Letters to the editor – July 2018

Crime recognition

HEATHER and Bill Mathew are 100 percent correct about Israel’s crimes against humanity.  They must be absolutely condemned.  In the eloquent words of former Australian of the Year, General David Morrison: “The standard we walk by is the standard we accept.”

Ian Cunliffe
Moonee Ponds, VIC

Too soon to decide

I ASK the July 2018 Assembly to commit to making a decision on marriage in 2021 rather than during the 2018 Assembly. I believe that two months between the release of the Standing Committee report and the July 2018 Assembly is too short a timeframe to fully understand the Godly reasons for and against each of the presented options, or indeed to consider other viable options.

I don’t believe that we have given all Uniting Church members (who want to) a chance to participate in this conversation whereas we could design some lead-up processes to allow this participation if the decision was made in 2021.

The decision about Christian marriage that we are considering is truly historic. We might possibly change something that has been present in 2000 years of Christian history plus another few thousand years of the history of God’s people before that. I agree that we need to discuss the issue of Christian marriage now that civil marriage law has changed. I offer no preferred position on marriage in this letter.

However, as a uniting church I believe we should aim for a consensus decision on marriage rather than a variety of marriage practices. We must make sure that all people know they are valued children of God whatever decision we make.

Greg James
Launceston, TAS


A good proposal

WITH the National Assembly about to begin I would like to state my strong support for the Standing Committee’s recommendation that same-gender marriages go ahead.

The Uniting Church in Australia is the only church which offers full membership and leadership to gay and lesbian people.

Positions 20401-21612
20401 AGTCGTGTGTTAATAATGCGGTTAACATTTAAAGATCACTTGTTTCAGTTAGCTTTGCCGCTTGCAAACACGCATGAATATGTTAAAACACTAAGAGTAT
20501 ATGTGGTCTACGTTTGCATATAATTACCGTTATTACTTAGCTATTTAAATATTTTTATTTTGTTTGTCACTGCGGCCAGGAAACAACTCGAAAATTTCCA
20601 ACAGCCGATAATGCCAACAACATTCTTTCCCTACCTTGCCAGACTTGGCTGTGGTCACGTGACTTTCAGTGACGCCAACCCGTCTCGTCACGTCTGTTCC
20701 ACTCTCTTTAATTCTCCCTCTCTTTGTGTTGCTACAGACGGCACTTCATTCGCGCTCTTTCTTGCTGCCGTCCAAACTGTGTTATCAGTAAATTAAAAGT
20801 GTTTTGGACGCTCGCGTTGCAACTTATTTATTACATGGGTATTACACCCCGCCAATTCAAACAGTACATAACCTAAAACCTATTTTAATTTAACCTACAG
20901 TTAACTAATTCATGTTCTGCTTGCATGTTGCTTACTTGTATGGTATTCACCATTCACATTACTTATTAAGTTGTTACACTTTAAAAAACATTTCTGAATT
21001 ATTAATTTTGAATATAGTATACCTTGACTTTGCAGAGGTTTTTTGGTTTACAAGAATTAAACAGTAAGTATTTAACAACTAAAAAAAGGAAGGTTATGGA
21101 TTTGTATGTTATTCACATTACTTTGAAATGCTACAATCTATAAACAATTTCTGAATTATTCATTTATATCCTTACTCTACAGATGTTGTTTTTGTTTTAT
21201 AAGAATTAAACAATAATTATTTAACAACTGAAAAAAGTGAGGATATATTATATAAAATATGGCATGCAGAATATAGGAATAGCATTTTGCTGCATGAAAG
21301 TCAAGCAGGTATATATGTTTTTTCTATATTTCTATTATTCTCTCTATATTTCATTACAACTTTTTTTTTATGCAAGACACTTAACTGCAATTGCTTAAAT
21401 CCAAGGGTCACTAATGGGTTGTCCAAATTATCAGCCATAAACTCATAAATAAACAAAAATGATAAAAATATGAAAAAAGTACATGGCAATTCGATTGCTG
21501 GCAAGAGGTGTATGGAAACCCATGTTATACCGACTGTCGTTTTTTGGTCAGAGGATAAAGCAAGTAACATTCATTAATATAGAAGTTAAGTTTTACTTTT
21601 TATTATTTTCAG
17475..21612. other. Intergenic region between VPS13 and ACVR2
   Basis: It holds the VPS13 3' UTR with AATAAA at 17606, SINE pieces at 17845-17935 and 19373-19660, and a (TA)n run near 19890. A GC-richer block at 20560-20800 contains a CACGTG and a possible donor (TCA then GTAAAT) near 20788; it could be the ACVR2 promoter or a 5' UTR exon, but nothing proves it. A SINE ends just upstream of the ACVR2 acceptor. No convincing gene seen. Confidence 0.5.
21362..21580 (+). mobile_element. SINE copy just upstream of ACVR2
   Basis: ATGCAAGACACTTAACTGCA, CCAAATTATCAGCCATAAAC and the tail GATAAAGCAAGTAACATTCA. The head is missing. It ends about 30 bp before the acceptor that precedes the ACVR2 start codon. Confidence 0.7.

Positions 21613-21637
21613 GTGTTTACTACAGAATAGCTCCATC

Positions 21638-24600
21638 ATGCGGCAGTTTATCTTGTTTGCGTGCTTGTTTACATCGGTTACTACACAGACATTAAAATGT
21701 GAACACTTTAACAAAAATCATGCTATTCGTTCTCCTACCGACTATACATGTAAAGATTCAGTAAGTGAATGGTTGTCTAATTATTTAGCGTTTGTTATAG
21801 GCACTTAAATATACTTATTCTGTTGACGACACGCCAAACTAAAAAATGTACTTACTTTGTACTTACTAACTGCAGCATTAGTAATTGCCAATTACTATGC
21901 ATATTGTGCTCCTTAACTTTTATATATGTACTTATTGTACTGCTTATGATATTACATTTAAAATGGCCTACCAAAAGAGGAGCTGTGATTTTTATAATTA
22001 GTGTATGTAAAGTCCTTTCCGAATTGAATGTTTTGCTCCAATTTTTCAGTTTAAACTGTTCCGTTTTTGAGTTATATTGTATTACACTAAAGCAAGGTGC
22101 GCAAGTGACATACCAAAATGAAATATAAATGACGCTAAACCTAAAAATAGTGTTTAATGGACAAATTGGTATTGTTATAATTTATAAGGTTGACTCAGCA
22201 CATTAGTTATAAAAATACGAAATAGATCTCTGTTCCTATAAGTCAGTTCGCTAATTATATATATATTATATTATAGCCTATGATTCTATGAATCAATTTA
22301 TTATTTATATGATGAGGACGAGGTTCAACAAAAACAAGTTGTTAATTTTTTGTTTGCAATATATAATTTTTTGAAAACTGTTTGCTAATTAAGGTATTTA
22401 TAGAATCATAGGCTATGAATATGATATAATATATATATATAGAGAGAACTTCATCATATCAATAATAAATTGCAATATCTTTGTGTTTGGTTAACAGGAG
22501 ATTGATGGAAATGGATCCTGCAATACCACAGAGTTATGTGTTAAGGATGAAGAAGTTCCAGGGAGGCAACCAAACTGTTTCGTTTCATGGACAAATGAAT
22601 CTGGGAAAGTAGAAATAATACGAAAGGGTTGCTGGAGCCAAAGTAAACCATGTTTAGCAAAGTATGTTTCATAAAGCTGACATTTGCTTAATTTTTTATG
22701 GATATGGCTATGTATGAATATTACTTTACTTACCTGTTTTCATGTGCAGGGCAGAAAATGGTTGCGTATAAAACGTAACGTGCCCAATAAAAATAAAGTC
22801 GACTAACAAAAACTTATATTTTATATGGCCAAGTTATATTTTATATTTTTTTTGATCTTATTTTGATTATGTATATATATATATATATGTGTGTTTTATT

The celebration of same-gender weddings would be a boon to the gay community.  At last our love would have God’s official blessing. And the Uniting Church would earn the respect of the whole society.

Michael E East
Camberwell, VIC


Genesis of doubt

WHY are our churches empty and so many in need are deprived of the gospel?

It used to be thought that the world was created exactly as we now see it.

Along came the geologists showing that English landscapes were formed from layered sediments. Sedimentary strata in the Australian Kimberly are 2-3 million years old.

Then Charles Darwin showed that species are not immutable, but that evolution is a continuing process. These and many other scientific findings challenged a literal reading of the Genesis creation story.

In response, a late 19th century group of Protestants declared the Bible to be the inerrant word of God; accordingly its first chapter has the Earth created stepwise over six days – once dry land had been made by the separation of the waters. God created successively seed-bearing plants, birds, fishes and finally Man (in Hebrew adama).

They were so fixated upon the story and that it was fundamental to Christian belief that they ignore the second story which has the creative steps in reverse order.

Other fundamentalist beliefs stemming from the ‘unerring’ Word of God are the virgin birth, the miracles of Jesus as literal fact, his bodily resurrection and the satisfaction theory of atonement.

It is no wonder that thinking people turn their backs upon the church when seeking answers for violence in the world.

Neil Gordon Cameron
Meredith VIC


Childhood violated

WITH the recent arrest and charging of Australian Peter Scully for child sexual assault in the Philippines, spare a thought for the Khmer volunteers at ‘Hard Places’ in Phnom Penh, Cambodia.

Hard Places’ rescues young girls and some boys too, from the clutches of paedophiles and pimps who operate in the streets and poverty of Phnom Penh.

After visiting the volunteer centre during a month-long teaching stint in Phnom Pehn, I was struck by the compassion, commitment and courage of the Khmer volunteers and manager, Panha Yin, as well as the American foundation director, Alli Mellon, who set up this centre 12 years ago.

Groups of young Khmer HPC volunteers gather at strategic points around the teeming capital each afternoon to provide a safe haven of companionship, games, food, drinks and protection for primary school age children, mainly girls, who have come from the neighbouring streets.

It is heartbreaking and chilling to think that, within a few metres from where we stood, predators lurked, waiting for their prey of vulnerable and innocent young kids.

It’s at times like these that I feel ashamed at my white adult maleness, appalled that anyone in their right mind would want to harm these children, any child, for their own perverted and depraved pleasure.

Nick Toovey
Beaumaris, VIC

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